Government set to be asked to progress plans for devolution deal

This story was published 7 February 2023

Widespread support from leading organisations and the public has been gathered as the Government is set to be asked to forge ahead with plans to bring a host of benefits including new jobs, more affordable housing and measures to tackle climate change.

A group fo the devolution

Hundreds of residents, businesses and charity and voluntary organisations took part in the biggest public consultation ever undertaken by councils in North Yorkshire to collect the public’s views on a proposed devolution deal.

Members of our executive will meet next week when they are due to endorse plans to send the results of the public engagement to Ministers to progress proposals to create a mayoral combined authority, which is due to be established towards the end of this year.

The combined authority is set to be overseen by an influential metro mayor elected under the proposed devolution deal, co-ordinating key strategic projects ranging from major transport improvements and boosting skills and education to providing more affordable housing in York and North Yorkshire.

Members of our executive will meet on Tuesday next week (14 February) to discuss a report outlining the consultation results. If they approve the report, it will be discussed at a full council meeting later this month before a decision is made to send the results to the Government.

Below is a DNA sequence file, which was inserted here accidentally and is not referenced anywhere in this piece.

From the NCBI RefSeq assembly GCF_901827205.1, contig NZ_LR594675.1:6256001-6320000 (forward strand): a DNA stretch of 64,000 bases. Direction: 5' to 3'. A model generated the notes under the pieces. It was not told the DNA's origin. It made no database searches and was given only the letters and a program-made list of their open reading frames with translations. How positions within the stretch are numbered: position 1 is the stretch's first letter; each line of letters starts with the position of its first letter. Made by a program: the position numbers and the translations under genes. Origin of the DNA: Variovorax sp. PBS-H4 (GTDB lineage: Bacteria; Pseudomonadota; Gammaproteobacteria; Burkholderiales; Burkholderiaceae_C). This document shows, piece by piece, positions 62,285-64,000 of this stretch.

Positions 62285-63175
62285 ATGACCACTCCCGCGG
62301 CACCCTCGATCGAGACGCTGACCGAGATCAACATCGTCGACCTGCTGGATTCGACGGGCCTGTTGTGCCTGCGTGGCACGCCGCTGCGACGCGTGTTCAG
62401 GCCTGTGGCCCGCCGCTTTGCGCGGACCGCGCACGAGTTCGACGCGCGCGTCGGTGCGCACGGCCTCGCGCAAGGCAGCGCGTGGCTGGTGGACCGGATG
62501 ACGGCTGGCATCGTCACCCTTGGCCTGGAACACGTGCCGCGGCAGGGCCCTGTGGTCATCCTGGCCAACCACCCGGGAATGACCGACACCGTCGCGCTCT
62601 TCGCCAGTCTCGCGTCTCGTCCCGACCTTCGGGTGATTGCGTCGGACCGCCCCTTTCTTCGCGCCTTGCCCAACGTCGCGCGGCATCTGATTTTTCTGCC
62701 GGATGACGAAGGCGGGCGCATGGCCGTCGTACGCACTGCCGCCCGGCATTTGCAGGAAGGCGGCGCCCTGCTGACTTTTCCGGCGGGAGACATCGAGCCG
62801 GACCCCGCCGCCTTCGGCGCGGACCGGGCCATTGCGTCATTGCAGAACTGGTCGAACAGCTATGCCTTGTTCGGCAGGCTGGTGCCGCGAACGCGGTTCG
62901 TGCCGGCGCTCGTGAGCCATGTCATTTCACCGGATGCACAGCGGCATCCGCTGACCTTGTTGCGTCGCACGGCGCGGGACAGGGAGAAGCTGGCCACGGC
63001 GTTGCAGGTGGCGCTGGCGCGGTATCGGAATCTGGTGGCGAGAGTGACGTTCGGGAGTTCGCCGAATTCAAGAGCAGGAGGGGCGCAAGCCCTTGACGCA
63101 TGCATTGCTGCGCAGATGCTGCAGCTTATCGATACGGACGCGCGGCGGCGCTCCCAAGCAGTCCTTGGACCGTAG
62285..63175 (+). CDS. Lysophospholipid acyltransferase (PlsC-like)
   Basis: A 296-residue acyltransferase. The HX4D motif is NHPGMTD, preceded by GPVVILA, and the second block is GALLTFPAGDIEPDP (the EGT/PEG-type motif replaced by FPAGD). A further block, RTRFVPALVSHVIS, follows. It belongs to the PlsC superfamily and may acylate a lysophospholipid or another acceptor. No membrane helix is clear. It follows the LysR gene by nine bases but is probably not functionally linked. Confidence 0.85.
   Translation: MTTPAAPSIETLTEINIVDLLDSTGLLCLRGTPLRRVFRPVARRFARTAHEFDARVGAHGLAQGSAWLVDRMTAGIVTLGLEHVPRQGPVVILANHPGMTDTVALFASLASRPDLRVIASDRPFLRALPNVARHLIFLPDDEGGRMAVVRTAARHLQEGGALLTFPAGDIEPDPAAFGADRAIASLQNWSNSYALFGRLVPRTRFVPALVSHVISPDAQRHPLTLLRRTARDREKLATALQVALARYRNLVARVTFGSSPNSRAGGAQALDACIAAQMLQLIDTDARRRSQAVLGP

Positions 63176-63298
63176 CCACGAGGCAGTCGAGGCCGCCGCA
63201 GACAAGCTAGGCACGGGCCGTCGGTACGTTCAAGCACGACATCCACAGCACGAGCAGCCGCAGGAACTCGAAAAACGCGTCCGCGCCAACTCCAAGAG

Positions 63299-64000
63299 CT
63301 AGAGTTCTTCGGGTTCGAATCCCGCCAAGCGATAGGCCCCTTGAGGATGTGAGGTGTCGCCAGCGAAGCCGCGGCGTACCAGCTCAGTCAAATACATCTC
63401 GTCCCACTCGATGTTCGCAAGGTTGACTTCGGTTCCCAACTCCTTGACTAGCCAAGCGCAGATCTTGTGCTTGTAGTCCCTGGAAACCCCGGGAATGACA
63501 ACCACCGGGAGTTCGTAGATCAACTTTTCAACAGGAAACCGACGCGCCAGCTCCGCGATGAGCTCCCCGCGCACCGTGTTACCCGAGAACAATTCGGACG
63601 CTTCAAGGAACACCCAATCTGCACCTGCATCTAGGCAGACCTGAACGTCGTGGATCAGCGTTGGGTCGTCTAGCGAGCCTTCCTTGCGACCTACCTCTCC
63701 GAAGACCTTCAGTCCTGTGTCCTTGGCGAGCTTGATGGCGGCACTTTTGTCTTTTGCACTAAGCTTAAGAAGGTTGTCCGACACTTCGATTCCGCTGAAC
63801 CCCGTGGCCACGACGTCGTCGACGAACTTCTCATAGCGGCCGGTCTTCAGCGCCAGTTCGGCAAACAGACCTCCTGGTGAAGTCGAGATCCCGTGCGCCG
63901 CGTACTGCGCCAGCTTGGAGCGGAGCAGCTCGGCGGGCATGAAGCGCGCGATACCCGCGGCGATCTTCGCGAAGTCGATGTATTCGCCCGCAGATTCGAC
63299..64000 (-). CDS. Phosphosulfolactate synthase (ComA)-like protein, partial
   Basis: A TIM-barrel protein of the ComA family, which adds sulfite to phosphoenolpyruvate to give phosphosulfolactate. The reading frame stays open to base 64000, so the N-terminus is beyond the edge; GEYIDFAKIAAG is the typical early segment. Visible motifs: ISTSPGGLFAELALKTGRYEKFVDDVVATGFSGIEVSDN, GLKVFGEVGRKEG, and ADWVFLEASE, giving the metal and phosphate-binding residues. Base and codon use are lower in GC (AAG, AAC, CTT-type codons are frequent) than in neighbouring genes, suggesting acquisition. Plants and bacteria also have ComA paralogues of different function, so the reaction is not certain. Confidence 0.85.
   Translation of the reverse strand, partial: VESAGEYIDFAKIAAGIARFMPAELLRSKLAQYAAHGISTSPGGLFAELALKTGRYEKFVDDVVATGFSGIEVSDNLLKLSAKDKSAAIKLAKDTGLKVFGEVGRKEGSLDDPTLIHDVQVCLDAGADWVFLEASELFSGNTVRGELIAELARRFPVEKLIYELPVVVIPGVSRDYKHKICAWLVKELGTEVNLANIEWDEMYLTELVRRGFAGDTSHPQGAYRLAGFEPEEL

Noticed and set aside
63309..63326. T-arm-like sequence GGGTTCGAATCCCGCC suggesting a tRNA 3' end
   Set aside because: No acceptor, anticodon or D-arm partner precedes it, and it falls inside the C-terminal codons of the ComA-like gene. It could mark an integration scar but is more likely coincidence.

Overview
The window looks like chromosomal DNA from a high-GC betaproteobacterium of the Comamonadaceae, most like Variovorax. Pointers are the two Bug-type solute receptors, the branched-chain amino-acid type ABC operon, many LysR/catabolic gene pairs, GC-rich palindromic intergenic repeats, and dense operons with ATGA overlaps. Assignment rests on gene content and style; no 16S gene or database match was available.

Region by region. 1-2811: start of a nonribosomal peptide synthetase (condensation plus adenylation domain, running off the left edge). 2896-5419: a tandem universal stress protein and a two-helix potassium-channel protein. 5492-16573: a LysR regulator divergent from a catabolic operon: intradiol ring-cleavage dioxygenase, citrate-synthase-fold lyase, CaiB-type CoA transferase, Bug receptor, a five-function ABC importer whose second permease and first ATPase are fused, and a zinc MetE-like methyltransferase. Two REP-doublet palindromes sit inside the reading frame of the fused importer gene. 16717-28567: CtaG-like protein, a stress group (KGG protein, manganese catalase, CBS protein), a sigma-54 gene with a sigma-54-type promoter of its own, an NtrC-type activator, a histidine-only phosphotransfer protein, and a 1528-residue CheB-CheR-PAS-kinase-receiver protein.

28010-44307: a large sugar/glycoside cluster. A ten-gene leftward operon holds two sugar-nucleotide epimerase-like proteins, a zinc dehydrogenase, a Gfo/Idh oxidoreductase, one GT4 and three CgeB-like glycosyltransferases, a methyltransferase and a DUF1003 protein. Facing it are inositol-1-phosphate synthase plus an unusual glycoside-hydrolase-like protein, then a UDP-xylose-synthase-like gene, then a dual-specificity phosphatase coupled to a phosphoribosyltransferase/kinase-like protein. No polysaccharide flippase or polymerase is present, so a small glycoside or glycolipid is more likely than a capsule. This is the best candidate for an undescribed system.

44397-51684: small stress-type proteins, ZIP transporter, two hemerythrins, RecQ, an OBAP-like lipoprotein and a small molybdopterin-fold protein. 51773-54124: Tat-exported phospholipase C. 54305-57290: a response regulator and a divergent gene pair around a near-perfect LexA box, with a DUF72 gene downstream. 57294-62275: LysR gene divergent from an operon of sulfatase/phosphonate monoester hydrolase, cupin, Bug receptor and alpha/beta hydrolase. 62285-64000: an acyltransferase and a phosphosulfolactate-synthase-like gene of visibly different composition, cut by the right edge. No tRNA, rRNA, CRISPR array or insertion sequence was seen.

Council leader, Cllr Carl Les, said: “The prospect of a devolution deal for York and North Yorkshire is a huge opportunity that will bring benefits to hundreds of thousands of people that will be felt for generations to come.

“We have the opportunity to take a greater control of our futures, with greater prosperity through new jobs and better skills and education and the chance to tackle long-standing issues such as a lack of affordable housing and the growing threat of climate change.

“To have so many people taking part in the public engagement is very welcome, as it shows the interest that is there on the proposed devolution deal. The responses will be carefully considered by the county council before a decision is taken to submit the results of the engagement to the Government.”

The engagement was conducted under the Let’s Talk banner, which asked for the public’s views on the proposed devolution deal as well as how the new North Yorkshire Council, which will launch on 1 April, will serve local communities and also its financial priorities.

A total of 1,943 people completed the survey in full for the devolution element of the public consultations, expressing views on a range of topics including housing, transport, skills and employment and climate change. The response rate is understood to have compared favourably to other devolution engagement campaigns with the public elsewhere in the country.

The eight-week consultation was launched on 21 October and ran until 16 December last year, and views were gathered through face-to-face engagement events, an online survey and via letters and emails. A concerted effort was made to engage with as many sections of society, including the younger generation and communities across North Yorkshire, and documents were available in nine different languages including Arabic, Kurdish, Romanian, Polish Ukrainian and Bengali.

Most respondents were generally in favour of the proposed governance of the devolution deal, with organisations including the Tees Valley Combined Authority, the York and North Yorkshire Local Enterprise Partnership (LEP) and the Yorkshire Food, Farming and Rural Network recognising that it is a tried and tested model for building strong local leadership with new powers.